On Dec. 8, five weeks after MF Global filed for bankruptcy, former MF Global Chairman and CEO Jon Corzine came before the House Agriculture Committee to tell them he was "stunned" to discover on Oct. 30 that there was a shortfall in MF Global customer-segregated funds.
Corzine’s testimony broke a long silence — he resigned days after the filing — but didn’t offer many answers to the thousands of customers whose lives had been turned upside down five weeks prior. Not that many of the members of the committee knew what questions to ask. They did know one: Did you move customer money? Corzine said "[there was] no intention to ever authorize the transfer of customer funds."
Asked the question in numerous ways, his response was basically the same each time: There was never any "intentional comingling of funds," leaving the option that funds may have inadvertently been moved into a house account.
More revealing was testimony from CME Group Executive Chairman Terry Duffy who stated, "At about 2:00 a.m. Monday (Oct.31), MF Global informed the CFTC and CME that customer money had been transferred out of segregation to firm accounts."
While stories citing unnamed sources claimed MF Global comingled customer funds with the firm’s capital and a curt release by CME Group on Nov. 2 hinted at the firm’s wrongdoing, this was the first clear statement of it. It had for more than five weeks been an official mystery. And the mystery was growing as three weeks into the process, Nov. 21, the liquidation trustee, James W. Giddens, doubled what had been a firm estimate of the shortfall. After weeks of work and sporadic communication less was known, except that the shortfall could be $1.2 billion or more instead of $633 million.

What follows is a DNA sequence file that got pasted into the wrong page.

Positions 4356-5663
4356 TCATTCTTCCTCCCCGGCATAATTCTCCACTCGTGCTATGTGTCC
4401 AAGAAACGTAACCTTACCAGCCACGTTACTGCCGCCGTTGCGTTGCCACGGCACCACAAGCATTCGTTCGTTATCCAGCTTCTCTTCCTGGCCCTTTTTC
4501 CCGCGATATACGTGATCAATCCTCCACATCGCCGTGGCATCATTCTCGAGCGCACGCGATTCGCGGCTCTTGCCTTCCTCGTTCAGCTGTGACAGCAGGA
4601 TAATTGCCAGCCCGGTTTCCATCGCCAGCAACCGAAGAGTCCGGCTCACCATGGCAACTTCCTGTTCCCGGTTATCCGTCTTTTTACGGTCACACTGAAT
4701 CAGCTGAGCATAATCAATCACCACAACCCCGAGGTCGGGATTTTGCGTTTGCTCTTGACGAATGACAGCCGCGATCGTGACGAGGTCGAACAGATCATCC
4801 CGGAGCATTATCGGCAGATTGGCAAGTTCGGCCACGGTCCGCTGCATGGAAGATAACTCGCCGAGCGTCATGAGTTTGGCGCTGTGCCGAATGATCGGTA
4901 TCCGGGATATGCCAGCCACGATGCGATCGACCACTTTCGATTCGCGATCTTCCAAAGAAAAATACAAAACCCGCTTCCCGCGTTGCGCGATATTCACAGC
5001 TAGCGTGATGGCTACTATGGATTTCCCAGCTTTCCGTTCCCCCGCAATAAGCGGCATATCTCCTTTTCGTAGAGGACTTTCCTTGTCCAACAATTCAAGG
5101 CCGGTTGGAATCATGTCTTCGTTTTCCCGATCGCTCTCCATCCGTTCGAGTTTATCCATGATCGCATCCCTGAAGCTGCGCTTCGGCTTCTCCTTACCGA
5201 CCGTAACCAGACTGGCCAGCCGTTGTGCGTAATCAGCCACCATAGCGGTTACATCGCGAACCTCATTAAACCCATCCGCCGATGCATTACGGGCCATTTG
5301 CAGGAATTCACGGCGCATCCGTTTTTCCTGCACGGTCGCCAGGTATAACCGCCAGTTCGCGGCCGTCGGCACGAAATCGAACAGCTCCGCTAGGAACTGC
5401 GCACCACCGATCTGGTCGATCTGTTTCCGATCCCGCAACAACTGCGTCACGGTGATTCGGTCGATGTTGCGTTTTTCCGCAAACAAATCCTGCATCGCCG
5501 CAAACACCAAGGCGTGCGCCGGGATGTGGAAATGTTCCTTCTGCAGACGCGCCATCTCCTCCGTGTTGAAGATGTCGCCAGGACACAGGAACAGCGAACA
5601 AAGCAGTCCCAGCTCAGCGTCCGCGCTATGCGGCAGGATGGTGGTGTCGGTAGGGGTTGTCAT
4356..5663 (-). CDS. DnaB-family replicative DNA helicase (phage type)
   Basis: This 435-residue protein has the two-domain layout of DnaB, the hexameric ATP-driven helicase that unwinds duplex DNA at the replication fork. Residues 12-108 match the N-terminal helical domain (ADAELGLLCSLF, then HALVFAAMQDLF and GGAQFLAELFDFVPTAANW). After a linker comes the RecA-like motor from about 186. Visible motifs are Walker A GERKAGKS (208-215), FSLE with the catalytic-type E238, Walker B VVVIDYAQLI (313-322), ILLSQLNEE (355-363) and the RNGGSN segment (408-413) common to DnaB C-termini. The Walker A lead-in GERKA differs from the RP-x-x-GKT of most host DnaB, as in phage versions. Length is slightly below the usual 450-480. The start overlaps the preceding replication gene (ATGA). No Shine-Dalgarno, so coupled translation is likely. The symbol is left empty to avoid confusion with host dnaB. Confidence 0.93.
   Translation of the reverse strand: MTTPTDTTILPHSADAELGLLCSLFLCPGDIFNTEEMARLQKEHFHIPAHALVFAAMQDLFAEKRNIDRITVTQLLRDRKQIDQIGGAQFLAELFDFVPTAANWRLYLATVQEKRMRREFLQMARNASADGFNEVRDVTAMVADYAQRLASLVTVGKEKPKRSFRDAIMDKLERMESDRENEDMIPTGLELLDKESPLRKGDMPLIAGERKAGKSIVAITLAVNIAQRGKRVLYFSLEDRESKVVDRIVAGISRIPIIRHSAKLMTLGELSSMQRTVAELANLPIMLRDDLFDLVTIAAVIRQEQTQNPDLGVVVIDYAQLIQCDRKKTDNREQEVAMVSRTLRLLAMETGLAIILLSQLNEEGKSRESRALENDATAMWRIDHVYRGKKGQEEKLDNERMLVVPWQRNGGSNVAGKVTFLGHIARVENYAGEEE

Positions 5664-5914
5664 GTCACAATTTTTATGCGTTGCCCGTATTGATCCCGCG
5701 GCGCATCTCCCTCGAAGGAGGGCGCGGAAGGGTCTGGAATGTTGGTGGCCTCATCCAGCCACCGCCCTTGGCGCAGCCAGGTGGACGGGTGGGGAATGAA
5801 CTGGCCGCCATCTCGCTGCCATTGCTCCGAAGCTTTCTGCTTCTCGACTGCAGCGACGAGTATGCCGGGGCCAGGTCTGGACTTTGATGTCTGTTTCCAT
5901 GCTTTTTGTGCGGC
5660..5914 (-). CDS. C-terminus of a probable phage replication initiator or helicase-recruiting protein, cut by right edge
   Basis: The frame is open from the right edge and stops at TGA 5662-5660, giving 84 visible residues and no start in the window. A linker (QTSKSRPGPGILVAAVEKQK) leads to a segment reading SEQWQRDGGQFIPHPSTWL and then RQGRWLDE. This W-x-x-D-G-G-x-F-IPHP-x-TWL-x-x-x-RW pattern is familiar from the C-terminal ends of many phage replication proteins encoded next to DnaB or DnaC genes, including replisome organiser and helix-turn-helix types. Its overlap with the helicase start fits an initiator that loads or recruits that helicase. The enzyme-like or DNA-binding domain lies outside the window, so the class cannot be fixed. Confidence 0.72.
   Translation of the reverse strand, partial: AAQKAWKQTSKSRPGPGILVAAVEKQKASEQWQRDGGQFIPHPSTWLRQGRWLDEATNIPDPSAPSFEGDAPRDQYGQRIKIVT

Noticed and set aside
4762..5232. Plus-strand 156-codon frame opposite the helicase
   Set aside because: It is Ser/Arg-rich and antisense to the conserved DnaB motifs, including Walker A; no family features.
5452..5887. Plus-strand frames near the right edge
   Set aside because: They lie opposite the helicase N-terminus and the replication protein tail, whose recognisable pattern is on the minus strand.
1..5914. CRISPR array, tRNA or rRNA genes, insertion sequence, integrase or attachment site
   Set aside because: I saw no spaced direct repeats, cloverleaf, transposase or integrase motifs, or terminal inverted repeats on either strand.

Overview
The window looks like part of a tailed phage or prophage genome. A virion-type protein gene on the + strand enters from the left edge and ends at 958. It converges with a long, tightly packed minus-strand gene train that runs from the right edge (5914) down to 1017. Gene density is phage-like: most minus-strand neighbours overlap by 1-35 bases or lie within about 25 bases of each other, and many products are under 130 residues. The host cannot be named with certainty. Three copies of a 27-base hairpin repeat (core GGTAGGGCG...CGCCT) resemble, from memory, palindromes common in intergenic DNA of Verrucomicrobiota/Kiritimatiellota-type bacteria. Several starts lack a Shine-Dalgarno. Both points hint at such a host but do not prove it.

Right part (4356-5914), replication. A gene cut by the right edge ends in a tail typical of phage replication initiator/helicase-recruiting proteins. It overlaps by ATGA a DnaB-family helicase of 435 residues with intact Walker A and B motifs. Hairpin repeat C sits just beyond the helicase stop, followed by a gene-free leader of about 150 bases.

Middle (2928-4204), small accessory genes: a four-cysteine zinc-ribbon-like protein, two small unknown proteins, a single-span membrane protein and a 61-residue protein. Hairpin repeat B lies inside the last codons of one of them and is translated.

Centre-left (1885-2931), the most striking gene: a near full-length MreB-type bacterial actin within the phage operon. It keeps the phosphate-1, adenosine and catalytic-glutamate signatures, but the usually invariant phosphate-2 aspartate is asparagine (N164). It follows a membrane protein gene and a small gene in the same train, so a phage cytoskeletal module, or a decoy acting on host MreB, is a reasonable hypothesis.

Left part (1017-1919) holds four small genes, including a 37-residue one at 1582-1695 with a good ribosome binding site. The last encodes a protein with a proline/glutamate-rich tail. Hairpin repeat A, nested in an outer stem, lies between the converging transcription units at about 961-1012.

Another revelation at the day’s testimony was acknowledgement by the trustee of the rights of customers. Trustee counsel James Kobak, citing bankruptcy law on customer-segregated funds said, "It is crystal clear. I don’t think it is just a priority; it really says customers have exclusive right to these funds."
Up to this point, trustee pronouncements of a claims process had frustrated customers and their representatives who believed customers’ interests were not being defended and the trustee did not understand the meaning of segregated customer funds.
This was a good day for MF Global customers and if not the end, the end of the beginning.